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Can I specify that I want gdb to break at line x when char* x points to a string whose value equals "hello"? If yes, how?

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3 Answers 3

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You can use strcmp:

break x:20 if strcmp(y, "hello") == 0

20 is line number, x can be any filename and y can be any variable.

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  • 12
    Note: you must be running the program already so that GDB will see the stdlib. Otherwise: No symbol "strcmp" in current context. Jul 27, 2015 at 20:45
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    @CiroSantilli六四事件法轮功包卓轩: How to config gdb to see the stdlib?
    – naive231
    Nov 13, 2015 at 2:48
  • @naive231 by "see" I meant see functions so you can break at them, not the source: you have to hit run for that so that dynamic libraries get loaded. For source, google it and find: stackoverflow.com/questions/10000335/… :-) Nov 13, 2015 at 9:52
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    This method can have side effects. $_streq method from @tlwhitec is better.
    – rools
    Apr 14, 2019 at 14:08
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Use a break condition with $_streq (one of GDB's own convenience functions):

break [where] if $_streq(x, "hello")

or, if your breakpoint already exists, add the condition to it:

condition <breakpoint number> $_streq(x, "hello")

Since GDB 7.5 (long ago) you can use that and a handful of other native convenience functions for various string matching, including $_regex which supports the Python regex syntax:

$_memeq(buf1, buf2, length)
$_regex(str, regex)
$_streq(str1, str2)
$_strlen(str)

These are quite less problematic than having to execute the usual strcmp() injected to the process' stack, because that can have undesired side effects.

Alas, using the native functions is not always possible, because they rely on GDB being compiled with Python support. This is usually the default, but some constrained environments might not have it. To be sure, you can check it by running show configuration inside GDB and searching for --with-python. This shell oneliner does the trick, too:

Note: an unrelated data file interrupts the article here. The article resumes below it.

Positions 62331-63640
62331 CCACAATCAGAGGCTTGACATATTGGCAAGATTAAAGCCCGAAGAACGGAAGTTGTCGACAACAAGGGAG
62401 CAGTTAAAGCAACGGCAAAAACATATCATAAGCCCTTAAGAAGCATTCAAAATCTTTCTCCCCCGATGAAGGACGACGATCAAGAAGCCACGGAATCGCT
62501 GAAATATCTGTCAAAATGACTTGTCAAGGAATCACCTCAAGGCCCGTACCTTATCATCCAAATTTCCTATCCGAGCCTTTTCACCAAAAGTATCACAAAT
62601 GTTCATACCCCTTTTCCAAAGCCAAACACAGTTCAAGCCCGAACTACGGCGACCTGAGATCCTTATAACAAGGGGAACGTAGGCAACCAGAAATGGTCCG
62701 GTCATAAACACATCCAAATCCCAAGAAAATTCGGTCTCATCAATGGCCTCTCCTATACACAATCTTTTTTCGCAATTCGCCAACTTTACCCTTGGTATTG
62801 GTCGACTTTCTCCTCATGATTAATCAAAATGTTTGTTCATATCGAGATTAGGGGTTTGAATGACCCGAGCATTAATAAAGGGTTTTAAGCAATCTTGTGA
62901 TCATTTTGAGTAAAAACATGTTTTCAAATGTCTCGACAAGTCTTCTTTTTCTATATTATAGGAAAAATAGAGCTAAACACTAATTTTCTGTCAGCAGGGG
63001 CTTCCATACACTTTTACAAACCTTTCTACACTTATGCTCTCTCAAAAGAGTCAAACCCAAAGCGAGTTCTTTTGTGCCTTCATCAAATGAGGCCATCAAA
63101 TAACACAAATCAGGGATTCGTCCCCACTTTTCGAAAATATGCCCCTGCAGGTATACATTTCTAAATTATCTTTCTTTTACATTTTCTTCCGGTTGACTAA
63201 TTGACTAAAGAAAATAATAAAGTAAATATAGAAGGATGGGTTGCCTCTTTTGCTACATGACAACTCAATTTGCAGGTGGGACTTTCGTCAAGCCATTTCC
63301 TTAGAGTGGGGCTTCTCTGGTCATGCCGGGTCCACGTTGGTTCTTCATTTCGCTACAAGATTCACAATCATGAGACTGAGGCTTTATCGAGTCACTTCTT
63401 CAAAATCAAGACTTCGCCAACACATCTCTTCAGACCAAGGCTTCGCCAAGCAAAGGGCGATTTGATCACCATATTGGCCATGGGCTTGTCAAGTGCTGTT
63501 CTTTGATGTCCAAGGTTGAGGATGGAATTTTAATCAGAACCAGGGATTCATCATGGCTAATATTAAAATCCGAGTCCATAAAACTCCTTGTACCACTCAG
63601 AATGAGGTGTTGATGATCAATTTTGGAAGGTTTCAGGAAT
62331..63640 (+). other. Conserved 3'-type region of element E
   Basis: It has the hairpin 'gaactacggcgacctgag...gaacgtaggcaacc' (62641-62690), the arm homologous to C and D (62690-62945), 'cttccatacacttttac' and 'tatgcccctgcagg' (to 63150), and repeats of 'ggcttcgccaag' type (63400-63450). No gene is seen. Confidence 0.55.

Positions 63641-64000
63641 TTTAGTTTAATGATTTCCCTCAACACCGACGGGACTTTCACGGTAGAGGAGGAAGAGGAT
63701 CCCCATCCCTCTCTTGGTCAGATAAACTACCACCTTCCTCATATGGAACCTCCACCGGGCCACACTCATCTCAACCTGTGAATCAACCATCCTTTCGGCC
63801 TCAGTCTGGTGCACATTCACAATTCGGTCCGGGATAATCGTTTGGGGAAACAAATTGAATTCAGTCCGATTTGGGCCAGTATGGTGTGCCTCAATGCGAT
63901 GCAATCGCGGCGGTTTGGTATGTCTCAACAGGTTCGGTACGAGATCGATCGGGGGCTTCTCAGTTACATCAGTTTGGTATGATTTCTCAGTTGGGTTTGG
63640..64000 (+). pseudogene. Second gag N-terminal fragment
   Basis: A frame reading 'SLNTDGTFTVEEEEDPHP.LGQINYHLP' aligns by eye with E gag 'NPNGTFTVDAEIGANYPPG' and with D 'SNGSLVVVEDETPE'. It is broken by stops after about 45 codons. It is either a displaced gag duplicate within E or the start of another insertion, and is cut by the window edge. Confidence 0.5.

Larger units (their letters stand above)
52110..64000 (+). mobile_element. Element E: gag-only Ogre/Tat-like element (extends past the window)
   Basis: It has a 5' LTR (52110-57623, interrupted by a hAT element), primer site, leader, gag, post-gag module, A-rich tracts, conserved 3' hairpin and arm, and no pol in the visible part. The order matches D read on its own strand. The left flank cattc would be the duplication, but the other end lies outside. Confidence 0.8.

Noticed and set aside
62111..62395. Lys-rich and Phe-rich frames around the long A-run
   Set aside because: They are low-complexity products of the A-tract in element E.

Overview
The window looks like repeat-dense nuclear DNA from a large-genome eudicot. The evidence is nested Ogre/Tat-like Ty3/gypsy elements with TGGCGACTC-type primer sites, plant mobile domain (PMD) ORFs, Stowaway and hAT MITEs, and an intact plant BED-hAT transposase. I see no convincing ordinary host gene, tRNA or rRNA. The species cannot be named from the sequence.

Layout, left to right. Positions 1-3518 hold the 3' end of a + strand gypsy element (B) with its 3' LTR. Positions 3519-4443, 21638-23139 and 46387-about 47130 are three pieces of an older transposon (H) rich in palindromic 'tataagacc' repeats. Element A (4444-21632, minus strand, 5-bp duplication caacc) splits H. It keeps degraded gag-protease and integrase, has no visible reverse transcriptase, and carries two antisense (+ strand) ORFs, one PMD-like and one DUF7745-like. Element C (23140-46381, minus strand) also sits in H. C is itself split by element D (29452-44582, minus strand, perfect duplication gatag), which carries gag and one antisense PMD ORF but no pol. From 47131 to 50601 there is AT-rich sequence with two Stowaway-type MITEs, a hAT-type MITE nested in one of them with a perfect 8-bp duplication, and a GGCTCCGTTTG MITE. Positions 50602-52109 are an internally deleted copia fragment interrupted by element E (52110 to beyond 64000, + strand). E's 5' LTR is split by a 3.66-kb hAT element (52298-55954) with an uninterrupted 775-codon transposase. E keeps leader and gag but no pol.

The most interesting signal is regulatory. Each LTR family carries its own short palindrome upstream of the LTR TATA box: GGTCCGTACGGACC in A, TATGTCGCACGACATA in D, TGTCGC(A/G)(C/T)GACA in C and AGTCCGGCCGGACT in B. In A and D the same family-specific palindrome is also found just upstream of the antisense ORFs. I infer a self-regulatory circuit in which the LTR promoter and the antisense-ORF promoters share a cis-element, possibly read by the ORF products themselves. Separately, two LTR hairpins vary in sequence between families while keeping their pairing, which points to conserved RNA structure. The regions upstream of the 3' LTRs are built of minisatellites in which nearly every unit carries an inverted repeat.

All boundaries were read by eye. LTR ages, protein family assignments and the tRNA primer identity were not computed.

gdb -n -quiet -batch -ex 'show configuration' | grep 'with-python'
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  • "but some constrained environments might not have it." Indeed, embedded systems libc does not always provide a malloc() function, so gdb cannot call strcmp(). In this case $_streq() is prefered, thanks for the tip !
    – Dali
    Aug 31, 2021 at 12:15
  • @Dali In an environment so stripped down that there's no malloc, I wouldn't expect a python runtime either :) Also I'm pretty sure strcmp doesn't use malloc at all, so I must say I'm pretty confused by your comment :) My recommendation to avoid strcmp stems from the fact that it can have side effects (so by debugging your program you inject something that wouldn't be there otherwise). I hit that problem while debugging a highly multithreaded process, where using strcmp in gdb just broke the whole process.
    – tlwhitec
    Aug 31, 2021 at 13:21
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    "In an environment so stripped down that there's no malloc, I wouldn't expect a python runtime either :)" In my case gdb is used as part of a cross-compilation environnement. The program runs on the embedded system, Gdb client on a linux host. So yes my gdb client has been built with python support.
    – Dali
    Sep 3, 2021 at 15:06
  • "My recommendation to avoid strcmp stems from the fact that it can have side effects (so by debugging your program you inject something that wouldn't be there otherwise)." Your answer can thankfully solve more problems than the one you encountered, that's what I meant.
    – Dali
    Sep 3, 2021 at 15:08
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    strcmp calls points to your debugged program implementation. Here is a gdb output to illustrate: (gdb) call strcmp("hello", "world") evaluation of this expression requires the program to have a function "malloc".
    – Dali
    Sep 3, 2021 at 15:10
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break x if ((int)strcmp(y, "hello")) == 0

On some implementations gdb might not know the return type of strcmp. That means you would have to cast, otherwise it would always evaluate to true!

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